Tuition hikes not the answer

When ministers come to talk, student leaders should be there to listen

Ahmed Kayssi
Ahmed Kayssi

a r g u e n d o

Frank Milne, a Queen’s business and economics professor, thinks that Canadians want a “Harvard education with McDonald’s hamburger prices.” Milne spoke at last Sunday’s Great Debate in Grant Hall, organized by the AMS to explore issues surrounding Canadian postsecondary education.

The four-hour affair also featured political studies professor Kim Nossal; Ontario’s education minister, Chris Bentley; and Ontario’s NDP education critic, Rosario Marchese. There’s no denying that Canadian universities are facing a funding crisis and resource shortage. Enrolment has increased from 200,000 in the 1970s to over 700,000 today, while the number of professors has hovered consistently at around 30,000 during the same time period. Departments are offering fewer courses to mitigate the
effects of annual budget cuts, and their students are forced to sit in increasingly overcrowded and under-maintained lecture halls. All of this has resulted in less interaction between students and professors, a degradation in the quality of the student university experience, and a brain drain as many of our best professors migrate to the United States and Europe, in search of better working onditions and higher salaries. So what can be done to reverse this depressing trend?

Milne and Nossal both favoured tuition increases as a means of infusing desperately needed funds into university coffers. They argued that students should shoulder more of the costof their education because they will ultimately earn more than most Canadians, who will never see the inside of a university lecture. I think that this approach is both wrong and dangerous. Although it’s true that most Canadians will not attend university, the basis of our meritocratic society is that everyone has a fighting chance of getting a good education and improving his or her lot. By increasing tuition fees, we inevitably discourage underprivileged students from applying.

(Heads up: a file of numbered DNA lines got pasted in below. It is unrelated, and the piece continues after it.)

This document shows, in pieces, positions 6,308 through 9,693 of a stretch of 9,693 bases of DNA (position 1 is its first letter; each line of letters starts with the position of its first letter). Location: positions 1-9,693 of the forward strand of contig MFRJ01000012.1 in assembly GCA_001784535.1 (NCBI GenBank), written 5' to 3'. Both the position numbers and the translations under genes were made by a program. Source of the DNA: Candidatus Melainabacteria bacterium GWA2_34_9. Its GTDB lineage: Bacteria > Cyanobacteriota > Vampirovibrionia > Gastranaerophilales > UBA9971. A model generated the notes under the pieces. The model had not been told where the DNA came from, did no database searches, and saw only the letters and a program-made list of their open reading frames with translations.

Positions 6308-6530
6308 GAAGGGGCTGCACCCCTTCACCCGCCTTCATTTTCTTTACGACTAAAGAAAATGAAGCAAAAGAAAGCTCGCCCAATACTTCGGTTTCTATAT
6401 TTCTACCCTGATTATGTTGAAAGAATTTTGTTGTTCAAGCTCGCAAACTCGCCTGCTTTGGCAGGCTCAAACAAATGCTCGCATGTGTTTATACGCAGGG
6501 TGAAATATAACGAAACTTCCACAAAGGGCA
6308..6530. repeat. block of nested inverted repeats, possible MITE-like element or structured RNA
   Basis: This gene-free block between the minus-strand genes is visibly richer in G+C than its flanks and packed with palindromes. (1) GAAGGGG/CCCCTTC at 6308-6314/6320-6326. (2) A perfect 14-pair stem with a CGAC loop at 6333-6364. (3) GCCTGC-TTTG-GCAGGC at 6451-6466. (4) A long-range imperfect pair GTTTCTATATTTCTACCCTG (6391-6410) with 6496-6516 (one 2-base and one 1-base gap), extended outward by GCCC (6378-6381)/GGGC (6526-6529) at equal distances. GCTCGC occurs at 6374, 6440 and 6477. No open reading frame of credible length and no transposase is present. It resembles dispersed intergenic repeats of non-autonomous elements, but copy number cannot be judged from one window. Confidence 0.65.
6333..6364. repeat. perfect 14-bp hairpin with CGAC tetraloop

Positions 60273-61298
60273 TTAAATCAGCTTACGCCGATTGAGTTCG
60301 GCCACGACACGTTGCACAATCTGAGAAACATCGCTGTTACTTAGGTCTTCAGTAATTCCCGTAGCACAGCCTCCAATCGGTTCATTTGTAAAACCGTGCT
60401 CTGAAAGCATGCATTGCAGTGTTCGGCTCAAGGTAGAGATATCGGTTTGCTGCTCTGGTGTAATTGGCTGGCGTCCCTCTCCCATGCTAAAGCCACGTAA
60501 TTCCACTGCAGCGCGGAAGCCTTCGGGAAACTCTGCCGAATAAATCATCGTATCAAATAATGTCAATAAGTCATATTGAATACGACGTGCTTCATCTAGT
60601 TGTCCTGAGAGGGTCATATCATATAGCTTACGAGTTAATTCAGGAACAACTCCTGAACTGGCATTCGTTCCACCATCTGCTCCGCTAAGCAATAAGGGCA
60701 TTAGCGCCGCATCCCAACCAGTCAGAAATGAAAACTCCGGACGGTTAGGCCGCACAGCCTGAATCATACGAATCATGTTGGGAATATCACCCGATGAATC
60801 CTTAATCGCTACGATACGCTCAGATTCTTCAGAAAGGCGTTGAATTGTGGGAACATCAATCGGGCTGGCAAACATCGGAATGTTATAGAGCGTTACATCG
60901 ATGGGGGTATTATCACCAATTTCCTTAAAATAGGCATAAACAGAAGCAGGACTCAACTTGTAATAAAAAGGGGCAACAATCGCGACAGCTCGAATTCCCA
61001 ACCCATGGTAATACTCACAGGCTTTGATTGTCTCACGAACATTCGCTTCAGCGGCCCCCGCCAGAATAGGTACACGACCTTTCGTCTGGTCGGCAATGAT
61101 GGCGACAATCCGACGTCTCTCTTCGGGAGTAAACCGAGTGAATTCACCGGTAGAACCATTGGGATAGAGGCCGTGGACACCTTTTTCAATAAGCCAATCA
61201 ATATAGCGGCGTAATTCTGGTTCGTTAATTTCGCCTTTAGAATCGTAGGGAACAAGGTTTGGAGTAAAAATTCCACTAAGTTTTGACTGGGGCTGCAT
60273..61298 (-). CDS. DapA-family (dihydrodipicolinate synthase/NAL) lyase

The statistics seem to agree. Marchese noted that there has been a 50 per cent decrease in university participation of students from low-income families over the past decade, undoubtedly due to skyrocketing tuition fees.

Predictably, the effect of high tuition fees has not been mitigated by all the fancy promises about increased student aid that proponents of deregulating tuition have made over the years. Although there is no shortage of opinions about solving the university funding crisis, what is desperately missing is a vision for post-secondary education in this country.

What is the role that universities should play within our society? More importantly, what are the
long-term consequences of the mediocrity of our universities on Canada’s future?

We should start discussing who should pay for what only after these fundamental questions have been thoroughly debated. Unfortunately, our politicians prefer feel-good rhetoric to serious analysis. Bentley opened his remarks with a tiresome tirade against the provincial Tories, NDP and the federal government, crediting all of them with everything that is wrong with our universities. He then
explained how his government’s investments in post-secondary education would help solve the problems because they rested on the three important principles of “increased access, quality, and accountability.” Perhaps the minister would consider inspecting the mouldy walls of Watson Hall or attending a first, second, or third-year lecture with 450 other students in Biosciences 1101 to get a sense of how well his government’s policies are working.

Alarmingly, our student leaders are hopelessly stuck in the old paradigm of opposing tuition hikes
at all costs—without attempting to engage Canadians in a holistic dialogue about higher education and its importance. Instead of endlessly whining about tuition hikes, we need to convince Canadians that our country’s prosperity depends on accessible post-secondary education, and that mediocre, second-rate universities will inevitably undermine Canada’s place in the world. The failure to communicate
with the wider community is exacerbated by student apathy. There was a shockingly small attendance of students and their elected representatives at The Great Debate.

Bentley and Marchese, both busy provincial politicians, along with our local MPP and Municipal Affairs Minister, John Gerretsen, all took the day off to speak with the Queen’s community.

They were greeted by an audience of 13 students and ten seniors—including the event organizers, two Journal reporters, and two student constables on-duty. Not a single member of the AMS or SGPS executives was present. There is absolutely no excuse for such an embarrassment. An e-mail about the event was sent out to the entire undergraduate student body and a full-page colour advertisement was placed on the back page of the Journal last Friday. There were also numerous posters publicising the event on campus. Even if many students were busy with midterms, their leaders should have made the effort to engage the minister at this rare opportunity.

With this pathetic showing, we shouldn’t be surprised if our issues aren’t taken seriously by the provincial government or anyone else.


Ahmed Kayssi is a second-year medical student. His arguendo column appears every four issues.

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